The three characteristics of this category are: sensitivity to problems/issues, tolerance of isolation and self-confidence and tolerance to risk. When developed, these three characteristics form the foundation of courage needed to move beyond psychological and emotional comfort zones. By developing strength in Category 3 you learn how to free yourself up from fear of failure which in sports, is often the biggest barrier to creative thinking and acting. Category 3 is more mind set than pure skill set. In addition to teaching what this category means, tools and techniques for raising the self-confidence bar in order to attack barriers for improvement will be given.

Creativity Category 4: Trust of the Unconscious, of Feelings and Uncertainty Applied to Sports

The three characteristics of this category are: Openness to feelings and the unconscious, incubation and tolerance of ambiguity. Combined these three characteristics unleashes your intuitive power which leads to feeling more comfortable at not needing to know the answer at every step in the creative, change, improvement process…a critical aspect for leaders, coaches and players alike. Category 4 has much to do with sharpening instinct, trusting your hunches and gut feel when clear evidence to do so remains illusive and hidden. In addition to teaching what this category means, tools, techniques and a practical exercise for tapping your unconscious will be given.

Creativity Category 5: Idea Generation Applied to Sports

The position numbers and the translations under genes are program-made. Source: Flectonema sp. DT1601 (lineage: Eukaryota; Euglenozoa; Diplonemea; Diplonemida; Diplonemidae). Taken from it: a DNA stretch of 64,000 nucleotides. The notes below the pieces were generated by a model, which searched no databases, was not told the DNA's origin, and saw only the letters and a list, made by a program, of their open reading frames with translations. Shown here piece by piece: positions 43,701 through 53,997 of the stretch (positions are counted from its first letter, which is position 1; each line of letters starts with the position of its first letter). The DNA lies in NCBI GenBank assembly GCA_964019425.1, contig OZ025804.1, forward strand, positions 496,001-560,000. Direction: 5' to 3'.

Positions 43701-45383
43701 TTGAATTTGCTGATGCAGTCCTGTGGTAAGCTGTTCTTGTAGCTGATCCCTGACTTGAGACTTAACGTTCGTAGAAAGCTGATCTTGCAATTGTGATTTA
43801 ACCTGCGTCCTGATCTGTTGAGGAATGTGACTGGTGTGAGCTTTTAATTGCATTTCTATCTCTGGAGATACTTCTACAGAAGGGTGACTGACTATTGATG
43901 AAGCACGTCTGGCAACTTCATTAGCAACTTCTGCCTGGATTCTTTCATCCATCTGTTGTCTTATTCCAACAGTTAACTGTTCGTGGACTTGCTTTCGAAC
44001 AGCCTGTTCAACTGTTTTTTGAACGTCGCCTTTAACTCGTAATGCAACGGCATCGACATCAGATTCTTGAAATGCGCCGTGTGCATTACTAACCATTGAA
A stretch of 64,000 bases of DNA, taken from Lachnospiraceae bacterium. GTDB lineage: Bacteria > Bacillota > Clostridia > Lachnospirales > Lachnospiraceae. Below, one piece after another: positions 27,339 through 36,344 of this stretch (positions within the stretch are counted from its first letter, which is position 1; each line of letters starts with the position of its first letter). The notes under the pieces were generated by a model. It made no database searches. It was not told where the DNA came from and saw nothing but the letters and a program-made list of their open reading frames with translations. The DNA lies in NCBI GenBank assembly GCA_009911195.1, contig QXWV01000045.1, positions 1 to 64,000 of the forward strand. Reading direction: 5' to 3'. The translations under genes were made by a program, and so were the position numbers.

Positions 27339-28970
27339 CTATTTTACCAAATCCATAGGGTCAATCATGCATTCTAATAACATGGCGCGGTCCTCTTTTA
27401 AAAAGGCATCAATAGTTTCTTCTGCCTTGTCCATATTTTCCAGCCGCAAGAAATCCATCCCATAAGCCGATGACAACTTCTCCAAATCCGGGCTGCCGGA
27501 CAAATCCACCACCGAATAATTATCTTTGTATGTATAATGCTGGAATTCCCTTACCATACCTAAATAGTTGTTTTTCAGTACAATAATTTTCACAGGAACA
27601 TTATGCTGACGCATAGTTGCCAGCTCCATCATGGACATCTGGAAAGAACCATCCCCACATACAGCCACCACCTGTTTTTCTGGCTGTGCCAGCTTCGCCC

The three characteristics of this category are: idea flexibility, fluency of ideas and anticipation of productive periods. These three characteristics comprise the ability to both churn out many ideas including the use of current strategies, technologies, teaching tools and personality dynamics in new ways. Category 5 is where brainstorming and like methods live and flourish. It also includes learning to know your own rhythms when idea generation is greatest. In addition to teaching what this category means, two or three idea generating exercises will be used.

Creativity Category 6: Imagination, Playfulness and Originality Applied to Sports

The three characteristics of this category are: imagination, toying with ideas and original thinking. These three characteristics bring forth the energy producing child in you which are the core of creativity and innovation. Essentially, creativity is play at the higher level. Category 6 is all about developing and giving free reign to the right brain activities of imagination, reconfiguration of raw “materials”, word-play and the like. In addition to teaching what this category means teaching what this category means, time will allow for toying with ideas through original thinking.

The Three Domains of Creativity: Haha! Aha! Ah!